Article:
Retaining the Genetic Profile of Innocent People: A Difficult Balance Between Respecting the Individual’s Privacy and Public Security

Luciana Caenazzo and Pamela Tozzo

Synesis: A Journal of Science, Technology, Ethics, and Policy 2013; 4: G14-18

In the course of investigations related to a penal prosecution in Italy, biological material obtained from individuals considered directly involved in a crime, but neither suspected nor prosecuted, may be acquired without their knowledge and/or consent. Although scientific progress constantly provides greater potential to forensic investigations, new ethical implications arise from the need to balance the greater efforts towards justice which science allows against the protection of individual human rights. The issue that arises in our case is that a biological sample (and consequently a genetic profile) acquired without the consent and knowledge of the subject might become discriminatory and stigmatizing for the subjects involved (individuals involved in the life of the victim, but neither suspected of carrying out the crime, nor prosecuted) should the investigative activity enter the public domain. The protection of an individual’s privacy within the context of the investigations goes beyond normal parameters of guarantee, because the risk of placing the identification process outside the control of the individuals is real. This risk therefore has a social relevance, considering that the investigative process might become discriminating and stigmatizing should the investigation enter the public domain. The safeguarding of privacy rights and the guarantee of society security must not contradict, but rather complement, each other.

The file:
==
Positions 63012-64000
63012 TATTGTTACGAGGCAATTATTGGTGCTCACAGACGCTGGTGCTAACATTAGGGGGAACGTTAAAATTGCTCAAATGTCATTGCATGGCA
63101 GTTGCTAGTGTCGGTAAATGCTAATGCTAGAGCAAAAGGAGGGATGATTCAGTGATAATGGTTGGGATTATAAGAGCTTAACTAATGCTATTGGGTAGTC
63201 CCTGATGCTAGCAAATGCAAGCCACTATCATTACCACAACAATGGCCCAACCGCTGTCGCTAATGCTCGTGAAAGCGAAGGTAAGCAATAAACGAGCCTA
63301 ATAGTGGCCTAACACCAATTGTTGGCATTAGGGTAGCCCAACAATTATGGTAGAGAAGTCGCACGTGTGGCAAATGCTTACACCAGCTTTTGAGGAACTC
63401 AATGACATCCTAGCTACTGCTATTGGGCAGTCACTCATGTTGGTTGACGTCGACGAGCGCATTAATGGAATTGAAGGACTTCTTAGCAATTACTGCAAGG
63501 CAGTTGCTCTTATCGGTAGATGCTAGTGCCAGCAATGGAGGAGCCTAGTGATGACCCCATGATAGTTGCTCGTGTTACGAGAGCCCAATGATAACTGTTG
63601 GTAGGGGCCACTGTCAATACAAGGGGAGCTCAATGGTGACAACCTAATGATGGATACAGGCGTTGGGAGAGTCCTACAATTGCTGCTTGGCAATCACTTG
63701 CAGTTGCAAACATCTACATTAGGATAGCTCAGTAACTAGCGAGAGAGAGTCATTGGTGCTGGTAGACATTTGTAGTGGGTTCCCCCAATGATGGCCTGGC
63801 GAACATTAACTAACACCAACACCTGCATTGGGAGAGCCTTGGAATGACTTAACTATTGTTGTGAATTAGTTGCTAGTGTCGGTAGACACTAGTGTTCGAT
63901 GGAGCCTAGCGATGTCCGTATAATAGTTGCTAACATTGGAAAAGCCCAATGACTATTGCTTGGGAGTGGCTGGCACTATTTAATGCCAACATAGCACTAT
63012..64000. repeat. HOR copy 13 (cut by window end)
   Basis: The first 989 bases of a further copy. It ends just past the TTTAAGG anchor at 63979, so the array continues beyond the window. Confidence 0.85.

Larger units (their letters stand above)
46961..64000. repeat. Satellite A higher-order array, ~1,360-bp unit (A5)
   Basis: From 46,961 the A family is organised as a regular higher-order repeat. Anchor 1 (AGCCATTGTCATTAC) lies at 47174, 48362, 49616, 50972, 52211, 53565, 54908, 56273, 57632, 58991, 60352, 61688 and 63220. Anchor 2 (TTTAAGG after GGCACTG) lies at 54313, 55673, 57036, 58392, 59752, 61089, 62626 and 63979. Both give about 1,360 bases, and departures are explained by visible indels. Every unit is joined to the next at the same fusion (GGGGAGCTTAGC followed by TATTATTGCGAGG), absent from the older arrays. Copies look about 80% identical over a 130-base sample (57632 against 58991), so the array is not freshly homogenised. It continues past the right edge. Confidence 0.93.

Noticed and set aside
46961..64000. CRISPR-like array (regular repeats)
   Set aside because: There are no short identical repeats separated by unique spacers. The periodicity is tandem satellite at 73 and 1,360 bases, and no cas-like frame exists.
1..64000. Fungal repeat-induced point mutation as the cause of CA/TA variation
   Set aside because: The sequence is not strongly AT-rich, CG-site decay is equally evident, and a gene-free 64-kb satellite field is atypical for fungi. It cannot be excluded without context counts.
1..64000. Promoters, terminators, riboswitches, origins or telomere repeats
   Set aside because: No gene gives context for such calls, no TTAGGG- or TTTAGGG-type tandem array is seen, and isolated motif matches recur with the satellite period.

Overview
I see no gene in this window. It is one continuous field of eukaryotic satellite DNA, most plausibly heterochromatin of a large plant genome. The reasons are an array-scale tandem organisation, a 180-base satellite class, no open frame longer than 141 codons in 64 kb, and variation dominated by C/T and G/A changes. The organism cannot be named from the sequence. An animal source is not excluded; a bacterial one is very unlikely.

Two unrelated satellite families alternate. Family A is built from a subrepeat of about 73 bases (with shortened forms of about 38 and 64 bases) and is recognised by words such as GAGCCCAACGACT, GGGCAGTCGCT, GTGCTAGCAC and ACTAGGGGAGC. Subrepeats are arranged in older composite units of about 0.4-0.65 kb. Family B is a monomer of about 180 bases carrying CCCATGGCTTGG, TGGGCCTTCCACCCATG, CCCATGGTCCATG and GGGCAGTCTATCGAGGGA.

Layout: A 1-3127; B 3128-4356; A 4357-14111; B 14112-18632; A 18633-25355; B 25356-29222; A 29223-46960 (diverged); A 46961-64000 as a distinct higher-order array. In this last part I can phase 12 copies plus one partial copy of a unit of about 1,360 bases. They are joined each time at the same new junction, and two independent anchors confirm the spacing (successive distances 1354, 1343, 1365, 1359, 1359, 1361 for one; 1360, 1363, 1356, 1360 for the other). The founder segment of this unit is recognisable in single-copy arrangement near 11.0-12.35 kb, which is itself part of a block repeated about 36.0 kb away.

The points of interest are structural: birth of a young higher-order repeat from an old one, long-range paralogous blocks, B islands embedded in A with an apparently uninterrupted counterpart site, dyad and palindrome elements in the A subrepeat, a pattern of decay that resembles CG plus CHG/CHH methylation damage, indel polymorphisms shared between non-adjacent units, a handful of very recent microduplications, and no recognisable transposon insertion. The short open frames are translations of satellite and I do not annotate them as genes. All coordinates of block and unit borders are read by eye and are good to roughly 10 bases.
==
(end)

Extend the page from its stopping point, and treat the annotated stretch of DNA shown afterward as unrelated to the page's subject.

Keywords: genetic profile, individual privacy, public security